In Your Language

Wednesday, April 30, 2014

It's not your fault

This is a post that portrays me as 

a fallible human being. 

[Enter Human] 

 Maybe this is more of an adoptee thing, 

but I think it has to do with a relapse with co-dependency.

The other day I was not reading my husband very well and he said to me in frustration: 

Tuesday, April 29, 2014

The Heart "Out of Order"

"Emotional Heart Transplant" Nancy Thomas

Do you know who Nancy Thomas?

I watched the interview I linked to above a few weeks ago and I really resonated with the term she used as an "emotional heart transplant." For some people, this is in fact what they need- no fault of their own. Some people have been taught that the world is such a dangerous and painful place that they turn their hearts off. My heart breaks for theirs as God would call us to have a heart for in our fellow man. 

At first this concept sounds unthinkable, but it is something of a social deficit that is on the rise. I don't want to go backwards and point fingers; all I know is that we, the collective, need to work together to nip it in the bud. We need to change minds and hearts with an "emotional heart transplant" as Nancy Thomas suggests.

How do we do that? Isn't that abstract? Do I need to be trained?

Monday, April 28, 2014

Unexpected Gift

I noticed a message in the (Other) box of Facebook,

 I was astonished to see who it was from (video)...

Turns out, my old friend was contacting me after four years of estrangement. It was a welcome gift to be in relationship with someone. Despite the time we lost, we are in a better place to have a healthier relationship. I've been exposed to a new subset of people who have given me some insight on how her life must have been and now I can use it in our friendship.

Perhaps God was preparing me to be in contact with her again- so that I could see her with his eyes. I always had a softness towards her knowing she had a rough start in childhood, but now I've talked to people who have been down a similar road enough to have more sympathy for her.

The dynamics have changed in a good way. We have a different basis for our friendship now. I think God chose the right time for us to be friends again since we've grown and matured. It's a gift because I would have assumed that she was still mad at me.
I left things owning my portion of it. Our last conversation was the first conversation that I listened to someone complain about me without getting defensive. I didn't make excuses. I didn't agree with everything she said- but I honored her feelings anyway.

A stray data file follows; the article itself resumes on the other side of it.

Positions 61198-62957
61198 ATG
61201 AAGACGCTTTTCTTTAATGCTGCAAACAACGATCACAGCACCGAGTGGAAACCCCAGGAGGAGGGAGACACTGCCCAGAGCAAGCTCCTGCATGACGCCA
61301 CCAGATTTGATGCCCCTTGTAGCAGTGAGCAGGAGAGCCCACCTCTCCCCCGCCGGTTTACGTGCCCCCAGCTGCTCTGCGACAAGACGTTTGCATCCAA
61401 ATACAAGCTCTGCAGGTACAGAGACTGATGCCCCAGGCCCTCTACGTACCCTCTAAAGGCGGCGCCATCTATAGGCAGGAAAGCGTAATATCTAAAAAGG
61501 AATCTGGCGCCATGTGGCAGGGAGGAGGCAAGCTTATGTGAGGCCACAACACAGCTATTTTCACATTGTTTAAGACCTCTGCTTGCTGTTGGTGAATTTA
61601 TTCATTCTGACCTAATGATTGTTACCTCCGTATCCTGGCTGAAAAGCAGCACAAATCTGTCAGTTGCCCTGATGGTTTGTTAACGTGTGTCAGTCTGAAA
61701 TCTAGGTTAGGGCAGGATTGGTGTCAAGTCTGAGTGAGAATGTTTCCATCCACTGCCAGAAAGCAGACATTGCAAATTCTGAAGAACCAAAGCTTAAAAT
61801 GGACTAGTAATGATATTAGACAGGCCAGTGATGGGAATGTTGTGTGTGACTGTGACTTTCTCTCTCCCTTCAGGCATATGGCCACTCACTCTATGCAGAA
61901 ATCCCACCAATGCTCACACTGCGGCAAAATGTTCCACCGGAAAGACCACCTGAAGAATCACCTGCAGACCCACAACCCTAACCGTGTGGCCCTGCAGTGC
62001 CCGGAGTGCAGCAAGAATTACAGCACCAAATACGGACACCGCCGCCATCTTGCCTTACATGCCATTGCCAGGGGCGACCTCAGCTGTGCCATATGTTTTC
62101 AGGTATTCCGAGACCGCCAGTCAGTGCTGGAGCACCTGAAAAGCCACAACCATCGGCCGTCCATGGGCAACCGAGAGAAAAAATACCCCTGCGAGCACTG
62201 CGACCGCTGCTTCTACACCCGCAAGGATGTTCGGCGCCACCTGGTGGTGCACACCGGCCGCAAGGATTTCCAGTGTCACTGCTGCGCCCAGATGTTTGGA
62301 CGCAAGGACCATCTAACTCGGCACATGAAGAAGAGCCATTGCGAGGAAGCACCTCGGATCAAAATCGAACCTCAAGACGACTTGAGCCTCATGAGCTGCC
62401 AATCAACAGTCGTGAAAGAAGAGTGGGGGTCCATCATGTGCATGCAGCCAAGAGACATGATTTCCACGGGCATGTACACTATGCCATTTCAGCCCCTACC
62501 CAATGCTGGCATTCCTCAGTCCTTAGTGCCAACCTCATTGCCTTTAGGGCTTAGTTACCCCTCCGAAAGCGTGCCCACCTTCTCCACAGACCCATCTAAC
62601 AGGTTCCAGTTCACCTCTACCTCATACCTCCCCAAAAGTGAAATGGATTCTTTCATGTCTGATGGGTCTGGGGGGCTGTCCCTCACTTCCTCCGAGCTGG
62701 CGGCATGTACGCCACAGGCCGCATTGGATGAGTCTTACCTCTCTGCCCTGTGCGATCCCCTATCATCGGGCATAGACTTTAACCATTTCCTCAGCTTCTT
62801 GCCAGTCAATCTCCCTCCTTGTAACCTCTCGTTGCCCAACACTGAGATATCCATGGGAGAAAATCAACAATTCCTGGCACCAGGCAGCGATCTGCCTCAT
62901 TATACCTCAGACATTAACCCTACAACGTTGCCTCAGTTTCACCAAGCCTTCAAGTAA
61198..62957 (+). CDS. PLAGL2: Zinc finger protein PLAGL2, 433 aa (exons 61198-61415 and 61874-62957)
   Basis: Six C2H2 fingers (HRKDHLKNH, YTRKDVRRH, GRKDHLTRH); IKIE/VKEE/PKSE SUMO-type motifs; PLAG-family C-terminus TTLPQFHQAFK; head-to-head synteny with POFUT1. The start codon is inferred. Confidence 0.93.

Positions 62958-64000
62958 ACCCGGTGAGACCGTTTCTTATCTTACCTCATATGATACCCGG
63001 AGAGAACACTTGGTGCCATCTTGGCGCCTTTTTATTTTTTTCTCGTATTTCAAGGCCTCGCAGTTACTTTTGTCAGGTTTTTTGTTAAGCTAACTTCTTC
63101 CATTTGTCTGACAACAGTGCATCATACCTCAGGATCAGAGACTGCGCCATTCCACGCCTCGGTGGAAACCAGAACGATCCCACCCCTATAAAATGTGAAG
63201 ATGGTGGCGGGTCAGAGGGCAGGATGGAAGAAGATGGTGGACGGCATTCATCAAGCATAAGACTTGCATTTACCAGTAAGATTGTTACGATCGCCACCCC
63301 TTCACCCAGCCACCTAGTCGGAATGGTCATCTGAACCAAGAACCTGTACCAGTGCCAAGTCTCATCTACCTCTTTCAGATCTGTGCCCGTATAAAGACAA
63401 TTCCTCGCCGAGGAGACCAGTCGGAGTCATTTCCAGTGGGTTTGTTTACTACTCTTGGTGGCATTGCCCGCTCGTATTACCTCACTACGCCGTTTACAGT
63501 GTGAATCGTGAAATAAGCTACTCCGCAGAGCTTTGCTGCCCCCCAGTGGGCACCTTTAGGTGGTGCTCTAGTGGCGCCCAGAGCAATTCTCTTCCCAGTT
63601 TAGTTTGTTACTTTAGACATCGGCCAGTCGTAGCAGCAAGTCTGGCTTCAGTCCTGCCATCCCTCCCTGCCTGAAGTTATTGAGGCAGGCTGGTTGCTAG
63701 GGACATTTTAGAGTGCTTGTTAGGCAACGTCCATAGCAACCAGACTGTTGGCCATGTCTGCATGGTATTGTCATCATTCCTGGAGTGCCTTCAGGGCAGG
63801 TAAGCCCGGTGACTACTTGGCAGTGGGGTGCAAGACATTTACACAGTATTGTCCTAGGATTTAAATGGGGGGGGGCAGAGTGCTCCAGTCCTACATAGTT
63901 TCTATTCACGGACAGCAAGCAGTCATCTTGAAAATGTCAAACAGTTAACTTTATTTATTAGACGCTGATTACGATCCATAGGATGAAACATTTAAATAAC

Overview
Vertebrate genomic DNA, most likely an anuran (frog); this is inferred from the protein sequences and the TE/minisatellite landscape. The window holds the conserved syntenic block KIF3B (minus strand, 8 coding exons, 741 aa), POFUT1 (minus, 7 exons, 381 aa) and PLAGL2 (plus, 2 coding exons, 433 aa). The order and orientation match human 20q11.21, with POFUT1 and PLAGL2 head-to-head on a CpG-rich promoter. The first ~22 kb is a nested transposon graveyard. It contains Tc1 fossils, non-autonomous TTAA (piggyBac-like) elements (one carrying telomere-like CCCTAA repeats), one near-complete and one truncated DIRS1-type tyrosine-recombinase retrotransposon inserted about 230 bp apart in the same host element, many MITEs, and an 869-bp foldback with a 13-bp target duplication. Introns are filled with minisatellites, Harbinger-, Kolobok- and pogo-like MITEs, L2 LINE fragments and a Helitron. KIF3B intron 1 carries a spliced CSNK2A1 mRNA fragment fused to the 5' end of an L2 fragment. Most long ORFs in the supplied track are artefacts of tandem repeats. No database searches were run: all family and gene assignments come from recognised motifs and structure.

I was hoping that because I handled the conversation well that it would have ended better. But at least it was good enough to keep the door open for us being friends again in the future. This was such a great lesson to me. I was faithful in ending things in the right way and keeping my heart open to her.

God has brought us back together. Perhaps because now I can be better supportive to her. I can tell her that I know how it feels. I can be that open forum for her- as anyone yearns for. And it is good for our children also.

Our kids were the collateral damage of our estranged friendship. They were hurt at the loss of the friendship. They didn't know what happened. Perhaps they assumed it was their fault. To be honest, I took for granted that they cared. But they did. I saw it in my friend's oldest daughter's eyes. It was heartbreaking. I felt like I didn't just let her mother down, but that I let her down as well.

At any rate, things will be different this time. God has fashioned us into better people, with less raw wounds. I have never felt so redeemed. I've never had someone fight for me like that since I was abandoned as a child. It is my sign that God thinks that I'm on the right spiritual track.

Perhaps this is God's practice for me so that I can restore my relationship with my adoptive mother. I left it the same way. I told her that I felt pain for her; that I couldn't imagine not being able to have a child. I told her I'd take care of her when my father dies. And he died last year. I left my heart open to her so that I am ready when she is... when God is ready to do the work in restoring our relationship.

I feel like God is cheering me on in life these days and it feels awesome. I wish this for all of you. I'm not saying that my life is easy or perfect- but it feels like every experience is being used for good. This makes all of life's crap worth while. 

Thank you for reading this personal post. I hope it influenced you in a hopeful and positive way. Keep me in your prayers and send me all the good karma you can spare. If you have your own story of relational redemption or advice to me on the rekindled friendship- please include that in your comments below! Blessings to you~

#humpdayhappenings #friendship

Sunday, April 27, 2014

Are you an Enforcer?